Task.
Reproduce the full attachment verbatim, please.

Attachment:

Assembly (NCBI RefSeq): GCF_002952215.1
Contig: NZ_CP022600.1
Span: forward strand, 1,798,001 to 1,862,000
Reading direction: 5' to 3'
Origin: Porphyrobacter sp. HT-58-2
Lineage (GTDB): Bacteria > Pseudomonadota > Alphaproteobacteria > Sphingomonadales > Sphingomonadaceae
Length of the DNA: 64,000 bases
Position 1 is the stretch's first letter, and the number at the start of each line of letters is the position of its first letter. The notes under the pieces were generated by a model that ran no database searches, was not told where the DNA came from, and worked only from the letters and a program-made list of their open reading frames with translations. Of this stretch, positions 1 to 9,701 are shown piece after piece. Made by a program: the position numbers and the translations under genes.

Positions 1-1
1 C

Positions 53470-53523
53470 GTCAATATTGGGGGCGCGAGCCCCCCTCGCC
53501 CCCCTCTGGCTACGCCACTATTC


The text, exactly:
Assembly (NCBI RefSeq): GCF_002952215.1
Contig: NZ_CP022600.1
Span: forward strand, 1,798,001 to 1,862,000
Reading direction: 5' to 3'
Origin: Porphyrobacter sp. HT-58-2
Lineage (GTDB): Bacteria > Pseudomonadota > Alphaproteobacteria > Sphingomonadales > Sphingomonadaceae
Length of the DNA: 64,000 bases
Position 1 is the stretch's first letter, and the number at the start of each line of letters is the position of its first letter. The notes under the pieces were generated by a model that ran no database searches, was not told where the DNA came from, and worked only from the letters and a program-made list of their open reading frames with translations. Of this stretch, positions 1 to 9,701 are shown piece after piece. Made by a program: the position numbers and the translations under genes.

Positions 1-1
1 C

Positions 53470-53523
53470 GTCAATATTGGGGGCGCGAGCCCCCCTCGCC
53501 CCCCTCTGGCTACGCCACTATTC